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Labour market resilience: The role of structural and macroeconomic policies

Alexander Hijzen (), Andreas Kappeler, Mathilde Pak and Cyrille Schwellnus
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Cyrille Schwellnus: OECD

No 1406, OECD Economics Department Working Papers from OECD Publishing

Abstract: This paper provides an overview of labour market resilience in the wake of the Great Recession of 2008-09 and the role played by macroeconomic and structural policies. The OECD unemployment rate has returned to close to its pre-crisis level, but the unemployment cost of the Great Recession has nonetheless been very large and long-lasting in many countries. Moreover, as the recovery in output has been weak relative to the recovery in employment, labour productivity and wage growth remain low. Labour market resilience depends crucially on macroeconomic and labour market policy settings. Macroeconomic policies are highly effective in limiting employment declines during economic downturns and preventing that cyclical increases in unemployment become structural. Spending on active labour market policies needs to respond strongly to cyclical increases in unemployment to promote a quick return to work in the recovery and preserve the mutual-obligations ethos of activation regimes. Overly strict employment protection for regular workers reduces resilience by promoting the use of temporary contracts and slowing job creation in the recovery. Co-ordinated collective bargaining systems can promote resilience by facilitating wage and working-time adjustments.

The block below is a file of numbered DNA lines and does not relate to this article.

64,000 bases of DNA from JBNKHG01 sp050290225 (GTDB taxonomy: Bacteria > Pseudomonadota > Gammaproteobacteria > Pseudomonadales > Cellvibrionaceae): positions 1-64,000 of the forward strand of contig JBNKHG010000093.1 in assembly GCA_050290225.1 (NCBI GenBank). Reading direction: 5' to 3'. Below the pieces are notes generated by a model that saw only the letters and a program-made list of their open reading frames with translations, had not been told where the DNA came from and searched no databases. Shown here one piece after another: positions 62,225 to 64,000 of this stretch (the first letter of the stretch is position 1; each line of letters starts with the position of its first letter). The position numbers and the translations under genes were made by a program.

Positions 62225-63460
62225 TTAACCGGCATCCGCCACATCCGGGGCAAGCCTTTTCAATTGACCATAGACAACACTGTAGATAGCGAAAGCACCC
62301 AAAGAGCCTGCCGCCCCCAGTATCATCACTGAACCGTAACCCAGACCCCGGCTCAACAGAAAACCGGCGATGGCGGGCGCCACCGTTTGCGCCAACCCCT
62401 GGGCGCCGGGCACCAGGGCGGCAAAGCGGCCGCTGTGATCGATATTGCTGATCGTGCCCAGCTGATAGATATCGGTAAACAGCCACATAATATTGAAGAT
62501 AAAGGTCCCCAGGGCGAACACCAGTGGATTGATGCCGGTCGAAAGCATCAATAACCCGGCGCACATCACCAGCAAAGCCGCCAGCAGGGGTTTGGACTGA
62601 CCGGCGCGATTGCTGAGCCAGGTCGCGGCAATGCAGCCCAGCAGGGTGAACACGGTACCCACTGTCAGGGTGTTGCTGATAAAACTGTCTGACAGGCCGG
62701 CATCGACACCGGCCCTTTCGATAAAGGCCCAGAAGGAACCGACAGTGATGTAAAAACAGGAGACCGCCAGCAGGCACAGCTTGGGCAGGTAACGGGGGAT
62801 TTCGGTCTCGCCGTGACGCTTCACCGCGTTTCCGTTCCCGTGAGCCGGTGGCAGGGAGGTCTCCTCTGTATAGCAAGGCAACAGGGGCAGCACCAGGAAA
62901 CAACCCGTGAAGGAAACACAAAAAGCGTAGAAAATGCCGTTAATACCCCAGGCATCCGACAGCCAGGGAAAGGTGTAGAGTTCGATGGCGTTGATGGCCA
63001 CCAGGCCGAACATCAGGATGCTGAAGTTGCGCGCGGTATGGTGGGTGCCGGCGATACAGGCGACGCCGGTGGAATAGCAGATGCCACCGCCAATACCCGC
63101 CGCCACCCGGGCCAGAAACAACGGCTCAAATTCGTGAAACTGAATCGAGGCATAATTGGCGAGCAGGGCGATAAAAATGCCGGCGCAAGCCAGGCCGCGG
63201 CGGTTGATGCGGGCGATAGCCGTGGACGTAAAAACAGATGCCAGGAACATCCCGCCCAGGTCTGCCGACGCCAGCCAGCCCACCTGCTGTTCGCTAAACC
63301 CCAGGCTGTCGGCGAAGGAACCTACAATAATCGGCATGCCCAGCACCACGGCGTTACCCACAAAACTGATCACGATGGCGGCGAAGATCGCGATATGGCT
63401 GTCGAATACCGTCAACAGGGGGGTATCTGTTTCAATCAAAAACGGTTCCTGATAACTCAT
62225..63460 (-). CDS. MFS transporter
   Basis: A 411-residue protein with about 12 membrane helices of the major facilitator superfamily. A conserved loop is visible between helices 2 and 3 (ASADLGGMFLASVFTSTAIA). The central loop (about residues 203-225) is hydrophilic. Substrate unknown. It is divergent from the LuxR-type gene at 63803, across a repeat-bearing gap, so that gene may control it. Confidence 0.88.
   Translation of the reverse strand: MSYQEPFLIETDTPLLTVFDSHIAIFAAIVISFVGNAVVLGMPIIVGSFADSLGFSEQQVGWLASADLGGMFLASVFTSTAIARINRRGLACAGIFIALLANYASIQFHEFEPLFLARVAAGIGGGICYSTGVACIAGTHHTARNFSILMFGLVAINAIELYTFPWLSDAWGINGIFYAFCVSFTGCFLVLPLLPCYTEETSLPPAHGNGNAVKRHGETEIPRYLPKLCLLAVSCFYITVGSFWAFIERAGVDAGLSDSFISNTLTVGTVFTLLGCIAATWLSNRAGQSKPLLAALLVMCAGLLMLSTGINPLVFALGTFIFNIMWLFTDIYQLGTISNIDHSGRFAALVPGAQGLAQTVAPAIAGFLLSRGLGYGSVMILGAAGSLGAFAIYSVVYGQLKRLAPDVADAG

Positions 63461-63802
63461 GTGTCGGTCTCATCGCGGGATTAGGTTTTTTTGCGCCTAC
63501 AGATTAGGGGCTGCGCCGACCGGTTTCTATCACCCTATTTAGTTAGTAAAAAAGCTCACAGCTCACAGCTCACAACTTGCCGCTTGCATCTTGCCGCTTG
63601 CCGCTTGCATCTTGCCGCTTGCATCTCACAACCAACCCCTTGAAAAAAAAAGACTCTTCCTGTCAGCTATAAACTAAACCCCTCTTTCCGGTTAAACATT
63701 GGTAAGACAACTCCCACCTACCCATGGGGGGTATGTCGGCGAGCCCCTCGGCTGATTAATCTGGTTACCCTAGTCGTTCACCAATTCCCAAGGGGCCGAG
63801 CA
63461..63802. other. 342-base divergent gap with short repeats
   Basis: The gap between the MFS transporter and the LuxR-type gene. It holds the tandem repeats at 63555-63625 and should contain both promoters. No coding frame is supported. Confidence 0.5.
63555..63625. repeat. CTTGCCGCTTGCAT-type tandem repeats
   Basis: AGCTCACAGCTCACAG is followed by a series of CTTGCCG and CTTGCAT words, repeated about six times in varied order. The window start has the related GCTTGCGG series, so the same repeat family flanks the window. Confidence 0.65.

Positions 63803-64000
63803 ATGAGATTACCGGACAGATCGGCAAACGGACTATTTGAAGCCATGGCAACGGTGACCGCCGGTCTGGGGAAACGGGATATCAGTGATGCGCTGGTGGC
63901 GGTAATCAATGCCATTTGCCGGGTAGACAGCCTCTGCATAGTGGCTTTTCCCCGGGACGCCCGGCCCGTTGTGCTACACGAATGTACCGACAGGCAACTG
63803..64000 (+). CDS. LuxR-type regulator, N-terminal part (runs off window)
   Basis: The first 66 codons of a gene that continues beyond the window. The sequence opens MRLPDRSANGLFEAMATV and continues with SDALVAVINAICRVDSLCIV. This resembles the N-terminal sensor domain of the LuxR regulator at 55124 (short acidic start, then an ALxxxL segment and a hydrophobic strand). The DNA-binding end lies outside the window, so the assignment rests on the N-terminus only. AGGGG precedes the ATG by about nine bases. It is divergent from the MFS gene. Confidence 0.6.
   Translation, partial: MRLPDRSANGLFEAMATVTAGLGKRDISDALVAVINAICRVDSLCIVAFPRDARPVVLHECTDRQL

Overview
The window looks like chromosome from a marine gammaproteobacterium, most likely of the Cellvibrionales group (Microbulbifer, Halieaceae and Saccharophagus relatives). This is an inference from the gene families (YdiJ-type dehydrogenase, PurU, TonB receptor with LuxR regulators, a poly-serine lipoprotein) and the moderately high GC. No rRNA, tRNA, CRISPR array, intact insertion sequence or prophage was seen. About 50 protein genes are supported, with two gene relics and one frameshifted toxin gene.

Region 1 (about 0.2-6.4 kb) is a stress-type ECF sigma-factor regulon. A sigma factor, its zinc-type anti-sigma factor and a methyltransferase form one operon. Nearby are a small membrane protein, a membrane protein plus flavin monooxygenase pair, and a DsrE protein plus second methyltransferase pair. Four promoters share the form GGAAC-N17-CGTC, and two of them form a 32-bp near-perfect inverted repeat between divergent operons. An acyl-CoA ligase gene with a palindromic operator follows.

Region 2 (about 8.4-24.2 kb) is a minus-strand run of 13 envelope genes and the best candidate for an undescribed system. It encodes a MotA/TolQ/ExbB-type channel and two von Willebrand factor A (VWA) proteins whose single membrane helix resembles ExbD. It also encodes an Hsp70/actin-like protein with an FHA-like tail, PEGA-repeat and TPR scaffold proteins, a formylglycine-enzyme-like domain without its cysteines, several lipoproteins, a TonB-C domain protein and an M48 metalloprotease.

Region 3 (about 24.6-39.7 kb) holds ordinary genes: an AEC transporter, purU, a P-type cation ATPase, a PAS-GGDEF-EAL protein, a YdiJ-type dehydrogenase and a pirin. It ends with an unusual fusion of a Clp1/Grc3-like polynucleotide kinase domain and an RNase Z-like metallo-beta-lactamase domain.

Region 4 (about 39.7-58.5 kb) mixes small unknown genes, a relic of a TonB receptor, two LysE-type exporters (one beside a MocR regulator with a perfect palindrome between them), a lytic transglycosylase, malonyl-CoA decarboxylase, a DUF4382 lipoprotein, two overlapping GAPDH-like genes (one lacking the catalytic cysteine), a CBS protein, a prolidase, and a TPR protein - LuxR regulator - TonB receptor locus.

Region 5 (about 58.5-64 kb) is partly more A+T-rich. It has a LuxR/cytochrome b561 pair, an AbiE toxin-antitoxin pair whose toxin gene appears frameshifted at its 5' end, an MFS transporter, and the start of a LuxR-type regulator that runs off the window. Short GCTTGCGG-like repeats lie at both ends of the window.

Keywords: fiscal policy; labour market policy; politiques budgétaires; politiques du marché de travail; resilience; résilience (search for similar items in EconPapers)
JEL-codes: E6 J3 J6 (search for similar items in EconPapers)
Date: 2017-09-04
New Economics Papers: this item is included in nep-lma and nep-mac
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